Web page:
ACE President Ted Mitchell sent a letter today to House Speaker Paul Ryan (R-WI) and Minority Leader Nancy Pelosi (D-CA) expressing “grave concerns” about the Tax Cuts and Jobs Act (H.R. 1). The full House is preparing to vote on the measure this week.
ACE and nearly 50 other higher education associations wrote to the House Committee on Ways and Means Nov. 6 as that panel was marking up the bill. As Mitchell told Ryan and Pelosi, all of the concerns the groups outlined in that letter “remain in force.”
The problematic provisions would discourage participation in postsecondary education, make college more expensive for those who do enroll, and undermine the financial stability of public and private, two-year and four-year colleges and universities. The Ways and Means Committee’s own summary of the bill showed that its provisions would increase the cost to students attending college by more than $65 billion between 2018 and 2027.
Among the specific provisions the associations have raised objections to:
- Sec. 1002: Changes to the standardized deduction, which will reduce charitable contributions to our institutions
- Sec. 1002: Repeal of Lifetime Learning Credit, while not substantially increasing the American Opportunity Tax Credit (AOTC);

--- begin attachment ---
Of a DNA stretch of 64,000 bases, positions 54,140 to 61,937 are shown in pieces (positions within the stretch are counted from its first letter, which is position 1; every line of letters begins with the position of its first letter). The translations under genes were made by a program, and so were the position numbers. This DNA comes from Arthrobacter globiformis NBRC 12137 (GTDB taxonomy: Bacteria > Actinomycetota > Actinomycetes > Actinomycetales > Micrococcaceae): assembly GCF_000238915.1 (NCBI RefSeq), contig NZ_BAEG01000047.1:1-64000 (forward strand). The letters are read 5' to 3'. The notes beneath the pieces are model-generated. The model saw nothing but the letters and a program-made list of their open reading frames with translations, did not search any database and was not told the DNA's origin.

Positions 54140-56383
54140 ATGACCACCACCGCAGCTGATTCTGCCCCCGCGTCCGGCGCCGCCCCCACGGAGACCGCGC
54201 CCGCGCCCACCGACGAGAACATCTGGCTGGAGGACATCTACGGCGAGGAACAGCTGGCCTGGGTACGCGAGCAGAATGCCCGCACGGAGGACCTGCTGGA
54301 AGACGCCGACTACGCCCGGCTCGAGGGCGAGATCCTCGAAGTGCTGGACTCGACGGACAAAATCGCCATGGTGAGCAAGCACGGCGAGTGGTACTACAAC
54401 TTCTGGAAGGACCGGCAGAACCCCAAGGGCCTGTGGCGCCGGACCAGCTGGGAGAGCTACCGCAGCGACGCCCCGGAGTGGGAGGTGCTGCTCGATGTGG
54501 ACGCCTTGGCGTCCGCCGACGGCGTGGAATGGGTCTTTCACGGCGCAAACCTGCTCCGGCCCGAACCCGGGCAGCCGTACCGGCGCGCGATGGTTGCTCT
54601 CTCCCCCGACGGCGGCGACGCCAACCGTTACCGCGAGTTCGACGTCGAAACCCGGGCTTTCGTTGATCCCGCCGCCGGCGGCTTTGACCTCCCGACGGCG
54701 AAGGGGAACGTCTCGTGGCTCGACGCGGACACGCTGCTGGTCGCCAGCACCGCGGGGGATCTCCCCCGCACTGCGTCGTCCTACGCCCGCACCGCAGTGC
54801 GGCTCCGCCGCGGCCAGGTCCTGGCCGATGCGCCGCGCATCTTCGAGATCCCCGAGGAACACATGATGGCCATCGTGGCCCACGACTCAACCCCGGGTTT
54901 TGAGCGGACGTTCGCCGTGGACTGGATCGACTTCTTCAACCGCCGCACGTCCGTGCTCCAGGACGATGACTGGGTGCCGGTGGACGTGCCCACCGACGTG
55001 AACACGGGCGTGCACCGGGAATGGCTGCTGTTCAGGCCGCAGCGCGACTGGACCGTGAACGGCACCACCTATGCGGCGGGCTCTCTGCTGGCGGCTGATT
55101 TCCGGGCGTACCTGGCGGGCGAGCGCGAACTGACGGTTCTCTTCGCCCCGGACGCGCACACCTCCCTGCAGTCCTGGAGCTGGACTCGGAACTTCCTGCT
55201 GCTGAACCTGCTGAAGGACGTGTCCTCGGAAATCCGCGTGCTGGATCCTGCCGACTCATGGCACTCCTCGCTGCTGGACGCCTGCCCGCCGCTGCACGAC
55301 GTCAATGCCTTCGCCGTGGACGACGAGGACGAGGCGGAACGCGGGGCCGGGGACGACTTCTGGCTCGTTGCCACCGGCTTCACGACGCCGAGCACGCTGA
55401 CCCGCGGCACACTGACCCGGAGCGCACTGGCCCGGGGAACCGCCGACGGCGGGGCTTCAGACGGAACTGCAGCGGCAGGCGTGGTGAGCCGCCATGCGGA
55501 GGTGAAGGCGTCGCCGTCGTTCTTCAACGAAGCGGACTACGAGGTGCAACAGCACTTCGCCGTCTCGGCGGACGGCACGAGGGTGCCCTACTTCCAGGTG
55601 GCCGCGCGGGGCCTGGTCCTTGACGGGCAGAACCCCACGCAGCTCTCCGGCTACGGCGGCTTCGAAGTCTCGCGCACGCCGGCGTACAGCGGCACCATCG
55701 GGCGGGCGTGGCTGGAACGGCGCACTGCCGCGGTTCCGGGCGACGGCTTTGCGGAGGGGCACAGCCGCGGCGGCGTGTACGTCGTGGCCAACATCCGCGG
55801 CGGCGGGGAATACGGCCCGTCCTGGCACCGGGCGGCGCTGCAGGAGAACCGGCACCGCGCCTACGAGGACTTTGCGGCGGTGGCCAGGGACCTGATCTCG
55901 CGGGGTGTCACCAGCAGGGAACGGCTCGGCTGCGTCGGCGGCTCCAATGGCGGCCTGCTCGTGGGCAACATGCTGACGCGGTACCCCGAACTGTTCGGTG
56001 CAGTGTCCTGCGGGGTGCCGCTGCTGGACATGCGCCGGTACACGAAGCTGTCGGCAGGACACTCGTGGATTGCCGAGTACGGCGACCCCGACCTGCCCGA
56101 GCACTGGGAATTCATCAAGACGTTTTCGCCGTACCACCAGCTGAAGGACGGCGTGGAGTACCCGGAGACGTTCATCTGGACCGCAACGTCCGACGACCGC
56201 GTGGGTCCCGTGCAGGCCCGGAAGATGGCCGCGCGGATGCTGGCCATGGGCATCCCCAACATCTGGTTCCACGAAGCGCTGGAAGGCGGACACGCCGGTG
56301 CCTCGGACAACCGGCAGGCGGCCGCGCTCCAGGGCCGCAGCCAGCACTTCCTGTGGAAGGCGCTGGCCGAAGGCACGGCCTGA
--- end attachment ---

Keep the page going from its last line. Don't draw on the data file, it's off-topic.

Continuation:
- Sec. 1204: Repeal of the Student Loan Interest Deduction (SLID);
- Sec. 117(d): Repeal of the qualified tuition reduction;
- Sec. 127: Repeal of educational assistance programs;
- Sec. 1303: Changes to the state and local tax (SALT) deduction, which will reduce state budgets and, in turn, funding for public higher education;
- Sec. 3601: Termination of private activity bonds;
- Sec. 3602 Repeal of advance refunding bonds; and,
- Sec. 5103: Creation of a new excise tax on endowments at private colleges and universities.
The groups also sent a letter to the Senate Finance Committee regarding its version of the tax bill, which the committee began marking up on Monday.
Although that measure retains the student benefits the House bill eliminates, other provisions remain, including those reducing charitable giving, changing the SALT deduction, and creating an excise tax on private colleges and universities.
The Senate bill also would repeal the deduction for personal exemptions, including for college-age dependents. And while it would retain tax-exempt private activity bonds that are particularly important to private colleges and universities, the Senate measure would repeal advance refunding bonds, an important tool for institutions to refinance outstanding debt at lower interest rates, and broaden the tax on Unrelated Business Income (UBIT), increasing the regulatory burden, complexity, and cost. (See Taxing T-Shirt Revenue in Inside Higher Ed for more on this issue.)
For more information and to contact Congress on the Tax Cuts and Jobs Act, see the community’s Tax Reform and Higher Education resource page.